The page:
• Electric Power
  • Natural Gas Distribution
  • Water Sewage and other Systems

The utility sector includes public organizations maintaining infrastructure for public service and for-profit organizations, including privately-held firms. Public utilities are subject to forms of public control and regulation. Parts of the sector operate in a market-based context.

The term utilities refers to electricity, natural gas, water and sewerage. While historically, telephone services have sometimes been included in the umbrella sector of “utilities” – they are not included in this summary.

In the US, utilities are often natural monopolies because the infrastructure required to produce and deliver a product such as electricity or water is very expensive to build and maintain. The sectors are regulated by a Public Utilities Commission.
Developments in technology have altered some of the natural monopoly aspects of traditional public utilities. For instance, electricity generation and electricity retailing, have become competitive in some countries, including parts of the US. Still, the network infrastructure used to distribute most utility products and services has remained largely monopolistic.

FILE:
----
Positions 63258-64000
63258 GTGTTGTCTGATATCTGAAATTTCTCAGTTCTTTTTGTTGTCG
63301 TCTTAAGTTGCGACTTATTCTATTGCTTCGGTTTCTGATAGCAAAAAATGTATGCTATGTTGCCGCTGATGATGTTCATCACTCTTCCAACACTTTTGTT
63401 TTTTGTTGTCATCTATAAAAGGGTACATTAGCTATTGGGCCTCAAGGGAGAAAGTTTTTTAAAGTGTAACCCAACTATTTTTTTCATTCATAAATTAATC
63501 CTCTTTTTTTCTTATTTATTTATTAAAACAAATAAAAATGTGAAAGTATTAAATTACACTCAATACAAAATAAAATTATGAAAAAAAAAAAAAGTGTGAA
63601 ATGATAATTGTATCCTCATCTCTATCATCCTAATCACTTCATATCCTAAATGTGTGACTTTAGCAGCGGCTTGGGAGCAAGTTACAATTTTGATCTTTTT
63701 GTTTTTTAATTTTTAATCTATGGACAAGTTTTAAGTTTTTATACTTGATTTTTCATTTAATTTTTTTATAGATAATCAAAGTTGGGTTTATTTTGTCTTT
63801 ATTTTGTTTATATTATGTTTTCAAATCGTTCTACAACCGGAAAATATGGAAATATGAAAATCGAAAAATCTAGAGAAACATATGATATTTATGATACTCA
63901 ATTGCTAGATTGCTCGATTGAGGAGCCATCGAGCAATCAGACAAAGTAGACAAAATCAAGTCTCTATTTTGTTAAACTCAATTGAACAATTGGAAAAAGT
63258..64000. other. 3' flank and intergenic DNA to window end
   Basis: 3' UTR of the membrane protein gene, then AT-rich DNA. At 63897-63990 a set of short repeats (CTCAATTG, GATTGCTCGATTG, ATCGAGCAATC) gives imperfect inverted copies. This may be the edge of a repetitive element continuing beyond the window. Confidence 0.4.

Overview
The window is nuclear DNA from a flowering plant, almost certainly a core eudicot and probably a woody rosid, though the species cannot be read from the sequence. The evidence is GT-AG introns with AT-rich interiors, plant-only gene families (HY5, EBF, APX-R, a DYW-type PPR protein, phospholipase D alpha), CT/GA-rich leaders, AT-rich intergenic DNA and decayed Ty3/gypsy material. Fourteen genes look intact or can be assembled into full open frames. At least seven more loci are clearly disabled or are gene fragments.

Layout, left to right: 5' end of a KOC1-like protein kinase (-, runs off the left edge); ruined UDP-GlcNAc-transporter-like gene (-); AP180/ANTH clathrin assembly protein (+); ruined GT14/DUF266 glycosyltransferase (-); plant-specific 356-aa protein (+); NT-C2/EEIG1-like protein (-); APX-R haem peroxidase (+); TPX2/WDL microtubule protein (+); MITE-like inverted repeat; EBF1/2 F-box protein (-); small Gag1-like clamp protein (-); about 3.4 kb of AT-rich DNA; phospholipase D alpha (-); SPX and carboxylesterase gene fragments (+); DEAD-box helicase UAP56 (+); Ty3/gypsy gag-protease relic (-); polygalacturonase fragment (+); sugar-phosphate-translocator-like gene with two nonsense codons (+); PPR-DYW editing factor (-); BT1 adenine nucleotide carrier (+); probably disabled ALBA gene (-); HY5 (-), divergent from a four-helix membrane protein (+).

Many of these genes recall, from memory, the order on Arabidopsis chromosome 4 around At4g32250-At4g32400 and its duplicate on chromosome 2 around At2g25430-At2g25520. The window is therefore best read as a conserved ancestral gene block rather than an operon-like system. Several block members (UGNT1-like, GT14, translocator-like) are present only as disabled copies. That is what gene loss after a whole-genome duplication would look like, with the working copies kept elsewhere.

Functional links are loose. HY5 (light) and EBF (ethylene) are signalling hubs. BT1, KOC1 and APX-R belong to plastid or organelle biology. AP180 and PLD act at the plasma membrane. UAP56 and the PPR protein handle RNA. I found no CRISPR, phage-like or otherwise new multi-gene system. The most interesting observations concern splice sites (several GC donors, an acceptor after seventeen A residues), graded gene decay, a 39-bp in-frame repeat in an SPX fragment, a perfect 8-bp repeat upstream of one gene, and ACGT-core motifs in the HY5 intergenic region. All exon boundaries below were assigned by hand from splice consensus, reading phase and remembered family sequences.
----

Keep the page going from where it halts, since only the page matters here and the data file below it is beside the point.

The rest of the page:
Elevated emphasis and public attention toward climate change, alternative and cleaner forms of energy, as well as market supply and demand put a strain on operations decisions and profitability. The well documented aging workforce crisis is increasingly an issue within the electric and gas utilities in the US.

Emerging topics of interest include climate change, alternative energy, regulatory changes, talent management, knowledge management, business process outsourcing, field automation, and asset management systems. For organizations transition from regulated to deregulated enterprises, marketing operations, customer relationship systems, and billing systems become elevated needs.

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